Monogamy is important to most people because a partnership provides social, emotional and financial stability. Monogamy increases the chances of successfully raising children. It also fulfills the need for physical intimacy while decreasing the risk of disease.
Sexual relationships often result in children. Since the chances of successfully raising children are enhanced when two parents participate in child rearing, monogamy provides both partners greater assurance that the relationship will last and that resources aren't being squandered on other partners or children.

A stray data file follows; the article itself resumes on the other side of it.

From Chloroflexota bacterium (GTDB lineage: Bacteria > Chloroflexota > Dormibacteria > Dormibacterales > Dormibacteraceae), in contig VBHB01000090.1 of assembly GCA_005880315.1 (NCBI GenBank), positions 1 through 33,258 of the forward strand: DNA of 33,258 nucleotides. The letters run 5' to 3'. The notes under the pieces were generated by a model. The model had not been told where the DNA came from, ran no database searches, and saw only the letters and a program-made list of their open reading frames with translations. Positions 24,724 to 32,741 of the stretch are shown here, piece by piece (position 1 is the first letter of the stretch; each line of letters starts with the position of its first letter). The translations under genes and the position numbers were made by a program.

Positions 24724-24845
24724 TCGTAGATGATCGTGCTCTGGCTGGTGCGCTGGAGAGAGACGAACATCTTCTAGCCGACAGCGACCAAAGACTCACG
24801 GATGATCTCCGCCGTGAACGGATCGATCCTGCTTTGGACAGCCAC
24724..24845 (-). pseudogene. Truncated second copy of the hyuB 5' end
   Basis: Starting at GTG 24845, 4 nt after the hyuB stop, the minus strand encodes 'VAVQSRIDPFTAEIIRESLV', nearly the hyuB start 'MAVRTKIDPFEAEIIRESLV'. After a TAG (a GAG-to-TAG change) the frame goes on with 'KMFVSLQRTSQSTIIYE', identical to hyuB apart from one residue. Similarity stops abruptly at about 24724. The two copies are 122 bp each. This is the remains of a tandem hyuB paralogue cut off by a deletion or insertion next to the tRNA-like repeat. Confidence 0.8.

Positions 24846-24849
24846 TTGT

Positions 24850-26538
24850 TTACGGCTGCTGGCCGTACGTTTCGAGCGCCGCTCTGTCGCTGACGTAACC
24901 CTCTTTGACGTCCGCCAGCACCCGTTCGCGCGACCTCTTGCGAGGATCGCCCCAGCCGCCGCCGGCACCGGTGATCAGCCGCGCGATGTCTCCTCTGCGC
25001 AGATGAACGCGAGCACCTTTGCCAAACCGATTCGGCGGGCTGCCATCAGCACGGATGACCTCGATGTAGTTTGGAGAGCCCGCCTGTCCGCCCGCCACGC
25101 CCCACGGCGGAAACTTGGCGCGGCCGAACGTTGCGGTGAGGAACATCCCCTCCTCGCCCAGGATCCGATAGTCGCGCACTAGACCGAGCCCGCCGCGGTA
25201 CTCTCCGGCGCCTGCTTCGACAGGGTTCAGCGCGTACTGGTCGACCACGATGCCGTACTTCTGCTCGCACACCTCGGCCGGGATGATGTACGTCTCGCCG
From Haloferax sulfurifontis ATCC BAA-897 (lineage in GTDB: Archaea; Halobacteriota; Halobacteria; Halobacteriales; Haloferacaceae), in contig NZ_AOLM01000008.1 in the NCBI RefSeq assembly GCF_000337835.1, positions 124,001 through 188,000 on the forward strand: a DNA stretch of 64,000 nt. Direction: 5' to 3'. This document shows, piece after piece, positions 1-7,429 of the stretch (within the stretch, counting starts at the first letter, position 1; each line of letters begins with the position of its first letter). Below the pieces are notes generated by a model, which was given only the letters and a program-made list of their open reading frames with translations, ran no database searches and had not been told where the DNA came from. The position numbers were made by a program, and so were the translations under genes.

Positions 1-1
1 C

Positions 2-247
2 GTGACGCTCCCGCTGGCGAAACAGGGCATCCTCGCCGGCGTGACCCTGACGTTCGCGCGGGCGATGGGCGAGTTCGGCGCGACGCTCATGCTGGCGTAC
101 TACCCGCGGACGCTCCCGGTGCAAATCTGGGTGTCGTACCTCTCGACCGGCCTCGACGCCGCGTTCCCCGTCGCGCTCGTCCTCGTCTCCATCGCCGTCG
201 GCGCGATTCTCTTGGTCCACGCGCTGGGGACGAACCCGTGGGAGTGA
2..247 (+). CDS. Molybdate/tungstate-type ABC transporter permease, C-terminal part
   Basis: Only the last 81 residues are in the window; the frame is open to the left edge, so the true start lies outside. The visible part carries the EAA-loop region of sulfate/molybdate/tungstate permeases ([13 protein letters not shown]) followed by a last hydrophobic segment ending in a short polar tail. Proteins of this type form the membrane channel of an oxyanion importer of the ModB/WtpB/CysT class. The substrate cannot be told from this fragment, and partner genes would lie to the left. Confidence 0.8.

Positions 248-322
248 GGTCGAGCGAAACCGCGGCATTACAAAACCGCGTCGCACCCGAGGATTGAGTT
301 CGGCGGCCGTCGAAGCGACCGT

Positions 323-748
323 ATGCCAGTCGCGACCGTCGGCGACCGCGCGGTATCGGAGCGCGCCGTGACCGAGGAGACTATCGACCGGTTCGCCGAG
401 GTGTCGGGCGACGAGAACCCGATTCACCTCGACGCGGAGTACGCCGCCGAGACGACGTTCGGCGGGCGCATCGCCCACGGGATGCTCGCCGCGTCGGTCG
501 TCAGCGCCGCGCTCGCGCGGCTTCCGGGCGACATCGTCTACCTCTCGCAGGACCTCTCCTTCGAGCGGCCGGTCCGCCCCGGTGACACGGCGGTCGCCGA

In addition to the advantages of monogamy while raising children, monogamy makes sense from a health perspective. Non-monogamous partners risk infection with sexually transmitted diseases, such as chlamydia, genital herpes, hepatitis C or HIV, which can then be transmitted to their primary partner. Some STDs are linked to infertility; others can be fatal. When both partners in a relationship are monogamous, the chance of either partner contracting an STD is minimal.
In the 2011 book, "Premarital Sex in America," authors Mark Regnerus and Jeremy Uecker found a strong correlation between monogamy and happiness, especially among women. During the bonding process, the brain releases the hormone oxytocin, causing feelings of attachment. Women have naturally higher levels of oxytocin in the brain, which may account for women reporting higher levels happiness.